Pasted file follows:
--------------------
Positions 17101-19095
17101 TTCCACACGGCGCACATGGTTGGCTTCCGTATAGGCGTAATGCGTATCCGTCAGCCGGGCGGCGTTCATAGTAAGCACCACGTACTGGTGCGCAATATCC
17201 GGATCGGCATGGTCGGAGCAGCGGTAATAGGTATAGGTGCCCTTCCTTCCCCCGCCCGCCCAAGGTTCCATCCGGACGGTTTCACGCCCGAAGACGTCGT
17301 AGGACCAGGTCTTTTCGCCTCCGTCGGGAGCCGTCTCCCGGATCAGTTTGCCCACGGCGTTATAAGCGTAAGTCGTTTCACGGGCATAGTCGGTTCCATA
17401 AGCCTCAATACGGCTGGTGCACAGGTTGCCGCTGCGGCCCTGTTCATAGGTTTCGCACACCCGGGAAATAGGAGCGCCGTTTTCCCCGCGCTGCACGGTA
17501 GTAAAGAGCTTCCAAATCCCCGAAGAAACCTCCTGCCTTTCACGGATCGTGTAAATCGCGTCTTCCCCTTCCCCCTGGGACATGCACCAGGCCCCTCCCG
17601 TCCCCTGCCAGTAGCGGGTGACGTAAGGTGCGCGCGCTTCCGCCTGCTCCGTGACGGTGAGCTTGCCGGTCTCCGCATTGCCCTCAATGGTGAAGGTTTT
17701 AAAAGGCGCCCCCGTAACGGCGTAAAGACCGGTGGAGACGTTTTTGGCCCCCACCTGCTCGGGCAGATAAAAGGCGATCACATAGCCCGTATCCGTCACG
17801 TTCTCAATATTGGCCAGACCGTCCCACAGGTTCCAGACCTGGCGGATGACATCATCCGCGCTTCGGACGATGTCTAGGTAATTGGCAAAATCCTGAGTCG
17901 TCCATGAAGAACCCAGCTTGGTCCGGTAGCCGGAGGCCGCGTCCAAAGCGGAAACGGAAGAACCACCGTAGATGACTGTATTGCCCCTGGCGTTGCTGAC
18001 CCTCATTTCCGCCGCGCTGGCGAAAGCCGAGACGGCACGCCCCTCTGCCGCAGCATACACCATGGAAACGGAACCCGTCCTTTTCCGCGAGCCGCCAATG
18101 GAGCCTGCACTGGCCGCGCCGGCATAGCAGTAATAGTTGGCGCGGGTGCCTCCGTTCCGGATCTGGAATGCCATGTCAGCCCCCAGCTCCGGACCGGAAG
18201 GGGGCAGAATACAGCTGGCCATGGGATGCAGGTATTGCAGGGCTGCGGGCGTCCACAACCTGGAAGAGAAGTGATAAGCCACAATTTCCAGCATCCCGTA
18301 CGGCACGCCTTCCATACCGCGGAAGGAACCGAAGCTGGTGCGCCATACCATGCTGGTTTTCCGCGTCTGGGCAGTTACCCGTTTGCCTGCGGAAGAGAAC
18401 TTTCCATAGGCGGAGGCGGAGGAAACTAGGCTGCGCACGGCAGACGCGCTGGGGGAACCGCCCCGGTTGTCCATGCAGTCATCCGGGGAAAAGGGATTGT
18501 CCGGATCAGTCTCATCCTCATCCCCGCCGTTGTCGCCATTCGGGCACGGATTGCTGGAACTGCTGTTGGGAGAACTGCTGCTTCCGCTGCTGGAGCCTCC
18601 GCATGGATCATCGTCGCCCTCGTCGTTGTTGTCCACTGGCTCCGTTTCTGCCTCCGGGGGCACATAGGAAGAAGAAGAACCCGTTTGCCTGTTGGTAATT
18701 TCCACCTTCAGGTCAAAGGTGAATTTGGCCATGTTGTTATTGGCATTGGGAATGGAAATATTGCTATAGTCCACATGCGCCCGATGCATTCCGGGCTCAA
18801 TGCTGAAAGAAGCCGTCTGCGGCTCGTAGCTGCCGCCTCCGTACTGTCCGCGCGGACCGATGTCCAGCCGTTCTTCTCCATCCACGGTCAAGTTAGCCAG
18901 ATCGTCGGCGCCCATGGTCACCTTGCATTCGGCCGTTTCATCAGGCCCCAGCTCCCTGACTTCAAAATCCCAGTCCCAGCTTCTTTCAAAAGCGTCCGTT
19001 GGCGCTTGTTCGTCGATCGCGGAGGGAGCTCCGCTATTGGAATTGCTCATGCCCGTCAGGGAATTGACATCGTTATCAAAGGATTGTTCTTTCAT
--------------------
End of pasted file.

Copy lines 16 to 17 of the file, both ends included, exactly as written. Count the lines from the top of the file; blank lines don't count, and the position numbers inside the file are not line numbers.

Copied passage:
18501 CCGGATCAGTCTCATCCTCATCCCCGCCGTTGTCGCCATTCGGGCACGGATTGCTGGAACTGCTGTTGGGAGAACTGCTGCTTCCGCTGCTGGAGCCTCC
18601 GCATGGATCATCGTCGCCCTCGTCGTTGTTGTCCACTGGCTCCGTTTCTGCCTCCGGGGGCACATAGGAAGAAGAAGAACCCGTTTGCCTGTTGGTAATT